Long Island could lose 952 aviation jobs, most of them paying an average annual salary of more than $100,000, if federal officials move regional air traffic control operations elsewhere in New York or to New Jersey.
The Federal Aviation Administration plans to build a $95 million air traffic control facility within 150 miles of New York City. It will house hundreds of air traffic controllers as part of NextGen, the agency's nationwide program to use satellite navigation for commercial flights instead of the ground-based radar system used since the 1950s.
The Integrated Control Facility would replace existing air traffic control operations in Westbury and Ronkonkoma. Locations under consideration include Newark Liberty International Airport in New Jersey, according to congressional testimony. Stewart Air Force Base in Newburgh, Orange County, and sites in Poughkeepsie and Albany, also are under consideration, Rep. Carolyn McCarthy (D-Mineola) said.
The Ronkonkoma facility employs 343 air traffic controllers; Westbury, 189, FAA spokeswoman Brie Sachse said. The average annual controller salary in Ronkonkoma is $136,200; at Westbury, $138,742, according to federal reports. The two facilities also employ hundreds of managers, technicians, computer specialists, and administrative and support staff.
"These are good-paying jobs that are vital to our local economy," Suffolk Deputy County Executive Jon Schneider said. "That's probably a thousand homes that are going to be on the market" if the work moves elsewhere.
Nassau County officials did not respond to requests for comment about the possible loss of jobs.
Both of the state's senators, Charles Schumer and Kirsten Gillibrand, and the Long Island congressional delegation this month sent a letter to U.S. Transportation Secretary Ray LaHood and acting FAA Administrator Michael Huerta to push for keeping air traffic control operations on the Island.
In addition to aviation jobs, retaining air traffic control operations on Long Island "will provide a needed boost to the region's economy and the construction industry by providing over 1,000 new jobs," the letter states.
And, McCarthy said, the FAA would save money by not moving the operations elsewhere.
"There are 450 to 600 families already on Long Island" with members who work in the air traffic control industry, she said. "I think it's cheaper to keep everyone here because of the relocation costs."
The delegation is suggesting two local sites for the FAA to consider -- Long Island MacArthur Airport in Ronkonkoma, and the Hub, a tract of undeveloped land in central Nassau County. Suffolk officials also have suggested a county-owned parcel in Selden, next to Suffolk County Community College, Schneider said.
"We're determined not to lose this project for lack of trying, or for lack of information," Schneider said. "If they [congressional representatives] need anything from us to help build the case, we're happy to do it."
The FAA is expected to select a location by the end of the year, according to McCarthy and Rep. Tim Bishop (D-Southampton). The agency's 2013 budget includes money to build the facility. The U.S. Department of Transportation, which oversees the FAA, is to decide in May when construction would start.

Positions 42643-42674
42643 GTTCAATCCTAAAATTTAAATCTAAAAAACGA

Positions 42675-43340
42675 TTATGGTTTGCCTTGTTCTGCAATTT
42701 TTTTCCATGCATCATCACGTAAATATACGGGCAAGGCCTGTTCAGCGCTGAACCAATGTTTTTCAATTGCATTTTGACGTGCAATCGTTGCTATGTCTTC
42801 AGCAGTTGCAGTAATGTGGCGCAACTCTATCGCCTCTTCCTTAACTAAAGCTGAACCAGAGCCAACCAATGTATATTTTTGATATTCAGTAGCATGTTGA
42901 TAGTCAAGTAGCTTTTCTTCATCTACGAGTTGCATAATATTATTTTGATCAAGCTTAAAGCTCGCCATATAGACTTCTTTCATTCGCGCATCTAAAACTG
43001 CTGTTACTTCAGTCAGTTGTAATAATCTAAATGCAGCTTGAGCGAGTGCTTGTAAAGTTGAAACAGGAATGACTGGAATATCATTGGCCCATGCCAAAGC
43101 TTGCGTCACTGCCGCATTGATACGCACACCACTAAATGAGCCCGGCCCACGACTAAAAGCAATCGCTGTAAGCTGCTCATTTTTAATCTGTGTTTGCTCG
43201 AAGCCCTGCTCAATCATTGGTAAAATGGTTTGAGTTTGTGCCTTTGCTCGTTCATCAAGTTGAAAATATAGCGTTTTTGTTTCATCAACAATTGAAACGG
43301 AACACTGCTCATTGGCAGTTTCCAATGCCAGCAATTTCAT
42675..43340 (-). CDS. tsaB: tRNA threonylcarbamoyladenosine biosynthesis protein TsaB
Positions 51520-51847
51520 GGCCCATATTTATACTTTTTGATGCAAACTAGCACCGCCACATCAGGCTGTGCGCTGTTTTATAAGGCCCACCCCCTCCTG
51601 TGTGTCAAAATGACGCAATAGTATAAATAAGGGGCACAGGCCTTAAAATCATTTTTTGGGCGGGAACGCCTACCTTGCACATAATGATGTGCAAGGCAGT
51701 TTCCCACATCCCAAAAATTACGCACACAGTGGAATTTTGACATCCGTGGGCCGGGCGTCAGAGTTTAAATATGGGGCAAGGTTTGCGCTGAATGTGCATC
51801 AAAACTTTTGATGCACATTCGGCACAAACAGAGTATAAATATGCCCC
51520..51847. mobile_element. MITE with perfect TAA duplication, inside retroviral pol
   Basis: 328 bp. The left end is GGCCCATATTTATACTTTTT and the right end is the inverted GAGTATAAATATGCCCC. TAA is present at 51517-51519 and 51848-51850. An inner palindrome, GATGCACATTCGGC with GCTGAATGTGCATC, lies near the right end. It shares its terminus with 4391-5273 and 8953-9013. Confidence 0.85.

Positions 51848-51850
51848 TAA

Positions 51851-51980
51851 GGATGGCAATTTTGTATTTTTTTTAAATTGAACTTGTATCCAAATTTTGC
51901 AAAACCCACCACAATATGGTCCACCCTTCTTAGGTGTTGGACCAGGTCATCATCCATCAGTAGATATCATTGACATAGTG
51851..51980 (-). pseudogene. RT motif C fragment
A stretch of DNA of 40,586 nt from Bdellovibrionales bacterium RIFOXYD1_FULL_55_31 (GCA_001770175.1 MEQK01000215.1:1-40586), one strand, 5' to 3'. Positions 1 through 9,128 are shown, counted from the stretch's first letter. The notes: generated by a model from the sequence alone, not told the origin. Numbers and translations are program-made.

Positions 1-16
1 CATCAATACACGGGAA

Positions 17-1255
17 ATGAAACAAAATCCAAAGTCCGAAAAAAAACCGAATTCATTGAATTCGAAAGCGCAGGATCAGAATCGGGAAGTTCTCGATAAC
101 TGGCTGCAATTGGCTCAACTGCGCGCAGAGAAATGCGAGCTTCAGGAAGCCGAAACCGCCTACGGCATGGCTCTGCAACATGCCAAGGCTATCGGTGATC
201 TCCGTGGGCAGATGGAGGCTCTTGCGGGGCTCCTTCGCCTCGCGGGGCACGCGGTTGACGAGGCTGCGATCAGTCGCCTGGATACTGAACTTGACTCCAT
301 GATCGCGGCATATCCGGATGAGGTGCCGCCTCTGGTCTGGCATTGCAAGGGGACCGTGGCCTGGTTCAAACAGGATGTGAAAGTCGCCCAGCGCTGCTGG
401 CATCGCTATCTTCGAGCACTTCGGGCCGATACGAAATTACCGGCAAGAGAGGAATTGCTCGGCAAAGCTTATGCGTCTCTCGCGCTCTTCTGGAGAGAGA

But Newark's Liberty Airport has been the focus of FAA planners, according to congressional testimony.
On May 31, Lou E. Dixon, principal auditor for the DOT's inspector general, told the House of Representatives subcommittee on aviation that the FAA is planning for the new building to be called the Liberty Integrated Control Facility.
And a memorandum prepared by the subcommittee staff reported that the FAA had started "detailed planning" for a new building at Liberty International Airport.
Official: Opposition likely
Dixon said in her congressional testimony that FAA planners should anticipate opposition from air traffic controllers working on Long Island. Controller union representatives "indicated that they would oppose plans to build an integrated facility outside of Long Island," Dixon said.
FAA managers at the current air traffic control operations -- TRACON in Westbury and the New York Center in Ronkonkoma -- said 30 percent of the controller workforce is eligible to retire, and that many would do so if forced to move to a new facility outside of Long Island, Dixon testified.
The National Air Traffic Controllers Association has not "signed off on any plan" for the new facility, union president Paul Rinaldi told the subcommittee last month. Local union officials didn't return phone calls seeking comment.
McCarthy said she is "working with local officials to see what we can do as far as land" required for the Integrated Control Facility. The FAA needs between 50 and 60 acres.
"This is the beginning of the process," McCarthy said. "That's why we on Long Island have to jump on it. For the FAA, it costs less to build a new facility . . . than to repair the existing buildings."
Consolidating controllers in one location with new satellite-based navigation technology will make it easier to coordinate air traffic around the Northeast -- some of the busiest and most congested air space in the country, FAA officials have said.
The Northeast segment will combine existing air traffic control operations stretching from Chicago to New England, New York and Philadelphia. The Northeast center would be one of four to be created across the country.
With Nathaniel Herz